Sexual Violence and Conflict

“The National Human Rights Commission has found 16 women, primarily victims of rape, sexual and physical assault by the State police personnel in Chhattisgarh [carrying out anti-Maoist operations in the state] even as it awaits the recorded statement of about 20 other victims.

The Commission has observed that human rights of the victims have been grossly violated by the security personnel of the Government of Chhattisgarh for which the State Government is vicariously liable.

…It may be recalled that the Commission initiated suo motu proceedings on the basis of news report published in the Indian Express dated 2nd November 2015 under the caption “Bijapur: “Policemen raped women, indulged in loot”. It was reported that women from five villages Pegdapalli, Chinnagelur, Peddagelur, Gundam and Burgicheru had alleged that State Police personnel had sexually harassed and assaulted more than 40 of them and gang raped at least two in Bijapur district of Chhattisgarh. It was also reported that belongings of many villagers were destroyed, stolen or scattered by the forces passing through the villages.”
-Press Release by NHRC, dated 7th January,2017

The WSS (Women Against Sexual Violence and State Repression) issued a press release stating that in doing so, the NHRC has validated their assertion that sexual violence is being used as a weapon of war by the security forces in Chhattisgarh against the tribals in the area.

Cases of mass sexual violence in conflict-ridden areas are not unheard of. However, rape remains one of the most underreported and inadequately prosecuted war crimes of all time. Even the Old Testament in the Holy Bible illustrates the use of rape in warfare. There are instances where the Allied and Axis armies during World War 2 used rape as a means to demoralise their enemies and terrorize populations. Historically, sexual violence in warfare is documented as a widely used strategy.

But why is rape such an effective ‘weapon’ of war? Weapons are tools designed to inflict hurt and damage upon the adversary. A weapon can be considered potent if it takes advantage of physical, psychological or structural vulnerabilities of the target and has long-lasting effects, including making the target vulnerable to further abuse that would lead to defeat. Rape does exactly all of that, and works in favour of strategists, because it is, so to say, ‘inexpensive’.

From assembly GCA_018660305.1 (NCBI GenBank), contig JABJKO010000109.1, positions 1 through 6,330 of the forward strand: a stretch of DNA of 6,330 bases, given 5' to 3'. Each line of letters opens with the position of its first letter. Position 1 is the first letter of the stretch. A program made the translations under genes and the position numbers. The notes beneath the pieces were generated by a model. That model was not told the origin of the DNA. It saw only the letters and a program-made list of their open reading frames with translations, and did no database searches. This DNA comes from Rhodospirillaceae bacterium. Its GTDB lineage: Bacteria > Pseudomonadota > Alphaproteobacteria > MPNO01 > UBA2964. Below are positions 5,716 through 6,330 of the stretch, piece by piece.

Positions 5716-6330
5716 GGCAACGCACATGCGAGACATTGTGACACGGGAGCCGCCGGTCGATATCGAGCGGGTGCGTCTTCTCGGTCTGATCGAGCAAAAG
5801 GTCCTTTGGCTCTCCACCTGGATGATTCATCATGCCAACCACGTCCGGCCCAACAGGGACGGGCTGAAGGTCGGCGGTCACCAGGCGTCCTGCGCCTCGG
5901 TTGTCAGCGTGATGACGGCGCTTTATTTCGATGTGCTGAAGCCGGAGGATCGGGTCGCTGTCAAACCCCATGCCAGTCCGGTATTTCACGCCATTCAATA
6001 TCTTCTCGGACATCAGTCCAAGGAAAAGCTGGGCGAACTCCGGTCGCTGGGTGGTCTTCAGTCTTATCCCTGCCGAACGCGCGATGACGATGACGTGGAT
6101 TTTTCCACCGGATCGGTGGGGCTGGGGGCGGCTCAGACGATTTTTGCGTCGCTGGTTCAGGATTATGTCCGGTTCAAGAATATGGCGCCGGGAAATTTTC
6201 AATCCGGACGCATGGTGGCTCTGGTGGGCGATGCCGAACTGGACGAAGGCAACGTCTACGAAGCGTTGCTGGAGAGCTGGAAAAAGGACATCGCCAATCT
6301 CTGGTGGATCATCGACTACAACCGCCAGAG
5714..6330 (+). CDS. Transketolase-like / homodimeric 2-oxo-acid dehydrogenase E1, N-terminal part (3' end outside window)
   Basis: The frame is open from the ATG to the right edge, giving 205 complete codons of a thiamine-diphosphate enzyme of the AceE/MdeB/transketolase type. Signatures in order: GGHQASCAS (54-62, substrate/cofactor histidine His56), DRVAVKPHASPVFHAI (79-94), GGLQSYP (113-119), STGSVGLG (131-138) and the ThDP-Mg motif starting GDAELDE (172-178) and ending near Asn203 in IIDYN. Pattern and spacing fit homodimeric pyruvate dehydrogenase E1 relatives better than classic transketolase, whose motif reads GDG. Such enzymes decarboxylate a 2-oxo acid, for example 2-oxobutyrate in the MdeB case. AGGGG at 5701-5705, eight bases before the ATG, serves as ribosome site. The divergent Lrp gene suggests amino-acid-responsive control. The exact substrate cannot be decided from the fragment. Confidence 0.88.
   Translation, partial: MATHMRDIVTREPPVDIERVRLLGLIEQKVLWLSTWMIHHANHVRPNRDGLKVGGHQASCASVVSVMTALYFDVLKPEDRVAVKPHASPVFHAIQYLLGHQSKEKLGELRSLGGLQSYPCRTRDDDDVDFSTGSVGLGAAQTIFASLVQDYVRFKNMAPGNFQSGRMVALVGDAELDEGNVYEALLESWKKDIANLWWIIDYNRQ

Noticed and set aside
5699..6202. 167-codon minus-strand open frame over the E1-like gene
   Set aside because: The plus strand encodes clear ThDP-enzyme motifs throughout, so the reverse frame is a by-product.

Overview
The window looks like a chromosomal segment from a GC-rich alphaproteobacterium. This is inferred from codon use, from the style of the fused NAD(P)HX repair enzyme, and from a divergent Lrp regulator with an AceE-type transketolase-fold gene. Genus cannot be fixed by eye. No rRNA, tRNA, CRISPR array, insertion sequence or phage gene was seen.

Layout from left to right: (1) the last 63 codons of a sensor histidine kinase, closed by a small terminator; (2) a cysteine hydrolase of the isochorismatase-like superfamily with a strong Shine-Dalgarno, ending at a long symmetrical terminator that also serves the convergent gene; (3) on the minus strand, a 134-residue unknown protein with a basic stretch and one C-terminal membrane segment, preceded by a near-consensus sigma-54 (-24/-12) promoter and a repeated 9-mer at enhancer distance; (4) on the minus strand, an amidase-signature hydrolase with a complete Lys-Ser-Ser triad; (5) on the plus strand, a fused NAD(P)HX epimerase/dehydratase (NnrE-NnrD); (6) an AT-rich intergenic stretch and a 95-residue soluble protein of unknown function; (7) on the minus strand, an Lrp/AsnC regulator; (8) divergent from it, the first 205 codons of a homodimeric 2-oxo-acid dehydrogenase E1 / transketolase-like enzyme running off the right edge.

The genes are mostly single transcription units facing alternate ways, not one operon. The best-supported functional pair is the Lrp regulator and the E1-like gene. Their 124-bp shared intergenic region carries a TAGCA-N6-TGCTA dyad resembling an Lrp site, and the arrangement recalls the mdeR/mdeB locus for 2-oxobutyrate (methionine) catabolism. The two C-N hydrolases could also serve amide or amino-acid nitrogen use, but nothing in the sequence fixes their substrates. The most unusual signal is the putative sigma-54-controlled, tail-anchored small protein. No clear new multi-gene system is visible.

Cynthia Enloe, a feminist writer best known for her work on gender and militarism, writes,
“If military strategists (and their civilian allies and superiors) imagine that women provide the backbone of the enemy’s culture, if they define women chiefly as breeders, if they define women as men’s property and as the symbols of men honour, if they imagine that residential communities rely on women’s work – if any or all these beliefs about society’s proper gendered division of labour are held by war-waging policy makers – they will be tempted to devise an overall military operation that includes their male soldiers’ sexual assault on women.”

Sexual violence has the capacity to damage the cultural fabric of a community because of the emphasis on the purity of women in every culture. Not only that, it is also considered to send across a message to the men in the community, as to how they were incapable of protecting the women. In several instances, women are raped by soldiers with the purpose of impregnating them, to further their operations of ethnic cleansing and ensuring that the woman has a baby of the ‘superior race’. Sexual violence weakens the social structures of a community, as families of the women who have been raped often ostracize or disown them, adding to the psychological trauma of the victim. The women, if not killed, are often left to fend for themselves and are forced to  live in poverty.